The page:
Number 2: super increase coming out of wages

Unfortunately, vanishing tax cuts aren’t the only difficulty facing Australians. The amount that bosses will need to contribute to their workers’ super will increase from 10% to 10.5% at the start of the next financial year, just as the tax benefit stops.

While this might sound good for those mindful of saving for retirement, the increase is likely to come out of take-home wages.

The Grattan Institute has found that “workers overwhelmingly pay for increases in compulsory superannuation contributions through lower wages” with roughly 80% of the cost of super increased being passed onto employees through lower pay.

For those on the median income: take another $8 off the kitchen table every week.  Now you’re around $28 worse off.

source: @13foot7

Number 3: RBA increasing interest rates

It’s not over yet! The Reserve Bank (RBA) has made it very clear that those with a mortgage need to get ready for rising rates. Some say it will start as early as June when the RBA meets.

This will hit almost all Australians, through higher mortgage interests which will, in turn, hit those renting. 

This rise will most likely be by .25% which will equate to around $29 per week on the average Australian mortgage size of $600k.

For those on the median income: take another $21 off the kitchen table every week. Now you’re around $49 worse off.

source: @13foot7

Number 4: rising fuel prices 

Last but not least, the cost of fuel has soared since Russia’s invasion of Ukraine. The Australian Institute of Petroleum says there’s been a 38 cent per litre increase, making petrol $19 more expensive on 50 litres of fuel per week.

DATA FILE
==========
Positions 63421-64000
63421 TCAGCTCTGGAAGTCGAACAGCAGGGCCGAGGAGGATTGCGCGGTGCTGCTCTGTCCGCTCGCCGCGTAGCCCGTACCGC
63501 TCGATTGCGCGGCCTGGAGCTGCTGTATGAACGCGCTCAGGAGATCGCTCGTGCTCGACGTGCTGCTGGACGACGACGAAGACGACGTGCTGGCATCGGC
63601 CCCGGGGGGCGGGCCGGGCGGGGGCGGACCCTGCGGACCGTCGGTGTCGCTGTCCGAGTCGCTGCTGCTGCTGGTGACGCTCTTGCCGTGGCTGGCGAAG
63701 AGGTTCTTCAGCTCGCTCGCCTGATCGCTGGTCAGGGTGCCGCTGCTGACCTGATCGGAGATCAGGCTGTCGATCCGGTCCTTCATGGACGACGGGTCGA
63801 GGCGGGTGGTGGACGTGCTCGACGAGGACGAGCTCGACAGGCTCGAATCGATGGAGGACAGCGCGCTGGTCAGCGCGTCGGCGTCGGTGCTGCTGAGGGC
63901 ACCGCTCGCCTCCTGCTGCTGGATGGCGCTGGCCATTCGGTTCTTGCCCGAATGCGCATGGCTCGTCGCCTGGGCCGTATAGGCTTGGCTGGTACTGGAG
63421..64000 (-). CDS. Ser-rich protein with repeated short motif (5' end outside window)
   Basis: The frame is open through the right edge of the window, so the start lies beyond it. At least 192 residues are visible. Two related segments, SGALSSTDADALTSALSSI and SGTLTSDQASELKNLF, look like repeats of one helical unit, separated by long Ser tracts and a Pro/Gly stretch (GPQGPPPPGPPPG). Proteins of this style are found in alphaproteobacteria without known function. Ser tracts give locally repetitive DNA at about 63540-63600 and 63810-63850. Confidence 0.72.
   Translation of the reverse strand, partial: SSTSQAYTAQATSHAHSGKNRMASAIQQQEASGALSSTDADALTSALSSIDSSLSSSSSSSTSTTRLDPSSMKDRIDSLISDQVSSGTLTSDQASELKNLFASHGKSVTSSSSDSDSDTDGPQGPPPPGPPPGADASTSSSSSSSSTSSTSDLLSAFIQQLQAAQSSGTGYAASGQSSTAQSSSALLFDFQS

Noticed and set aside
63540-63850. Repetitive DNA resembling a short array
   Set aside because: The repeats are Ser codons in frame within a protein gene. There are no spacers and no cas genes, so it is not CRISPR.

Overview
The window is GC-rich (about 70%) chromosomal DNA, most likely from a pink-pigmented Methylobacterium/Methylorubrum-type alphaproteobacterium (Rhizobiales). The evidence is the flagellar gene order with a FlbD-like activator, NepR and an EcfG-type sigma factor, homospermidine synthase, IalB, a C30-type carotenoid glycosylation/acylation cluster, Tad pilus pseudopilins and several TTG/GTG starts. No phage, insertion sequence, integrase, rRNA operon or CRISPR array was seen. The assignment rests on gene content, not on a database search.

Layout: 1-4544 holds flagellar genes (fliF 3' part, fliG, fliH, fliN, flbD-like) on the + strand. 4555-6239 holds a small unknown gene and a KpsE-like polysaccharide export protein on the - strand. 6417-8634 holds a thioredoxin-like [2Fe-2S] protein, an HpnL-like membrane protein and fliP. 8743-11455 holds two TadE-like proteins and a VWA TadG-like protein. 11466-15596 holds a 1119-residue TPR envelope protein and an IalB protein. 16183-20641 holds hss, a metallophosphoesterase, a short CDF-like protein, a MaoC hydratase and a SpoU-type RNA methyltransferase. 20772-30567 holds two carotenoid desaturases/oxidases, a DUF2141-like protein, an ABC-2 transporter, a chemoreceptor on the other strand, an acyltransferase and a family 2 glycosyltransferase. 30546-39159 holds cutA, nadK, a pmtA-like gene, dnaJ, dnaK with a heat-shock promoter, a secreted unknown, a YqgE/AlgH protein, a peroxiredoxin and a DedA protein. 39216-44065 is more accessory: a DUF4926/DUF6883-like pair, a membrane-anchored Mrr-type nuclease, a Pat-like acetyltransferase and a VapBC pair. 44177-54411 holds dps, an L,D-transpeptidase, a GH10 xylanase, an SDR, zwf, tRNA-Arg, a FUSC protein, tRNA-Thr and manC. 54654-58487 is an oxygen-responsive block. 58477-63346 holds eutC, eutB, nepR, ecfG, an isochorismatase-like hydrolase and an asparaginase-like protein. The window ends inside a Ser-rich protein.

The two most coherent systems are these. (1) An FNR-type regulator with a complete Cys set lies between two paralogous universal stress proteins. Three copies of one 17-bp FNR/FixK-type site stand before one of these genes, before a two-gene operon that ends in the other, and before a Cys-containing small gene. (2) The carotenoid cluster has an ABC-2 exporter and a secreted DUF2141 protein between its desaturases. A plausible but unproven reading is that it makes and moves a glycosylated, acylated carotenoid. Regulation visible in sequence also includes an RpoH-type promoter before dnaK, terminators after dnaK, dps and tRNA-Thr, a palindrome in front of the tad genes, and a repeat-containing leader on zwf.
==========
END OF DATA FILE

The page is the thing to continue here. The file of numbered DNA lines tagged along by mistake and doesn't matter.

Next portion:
Frydenberg’s temporary 22 cents per litre fuel excise cut will alleviate most of this, leaving petrol prices just $8 higher since the invasion.

What does it all mean?

The final figure for the costs that Australians are seeing in their everyday lives is staggering. A moderate estimate based on ending tax offsets, rising interest rates, increased super contribution and higher fuel prices show that those earning the typical full-time workers’ salary of $85k will be $62 worse off each week in the new financial year, even with this budgets cost of living measures. Image

The green line on the accompanying chart shows the likely hit to your family budget, straight off the kitchen table – it’s no longer there to pay this month’s credit card.

What sort of wage rise do I need?

Wages will have to rise significantly if Australians are to remain where they are now. 

Considering the various tax brackets in place, Australians will need to get an additional $32 to $126 pre-tax income from somewhere just to tread water in the next financial year.

This is without considering the rising prices of shopping bills and other household items.

Callum Foote is a journalist and Revolving Doors editor for Michael West Media. He has studied the impact of undue corporate influence over Australian policy decisions and the impact this has on popular interests.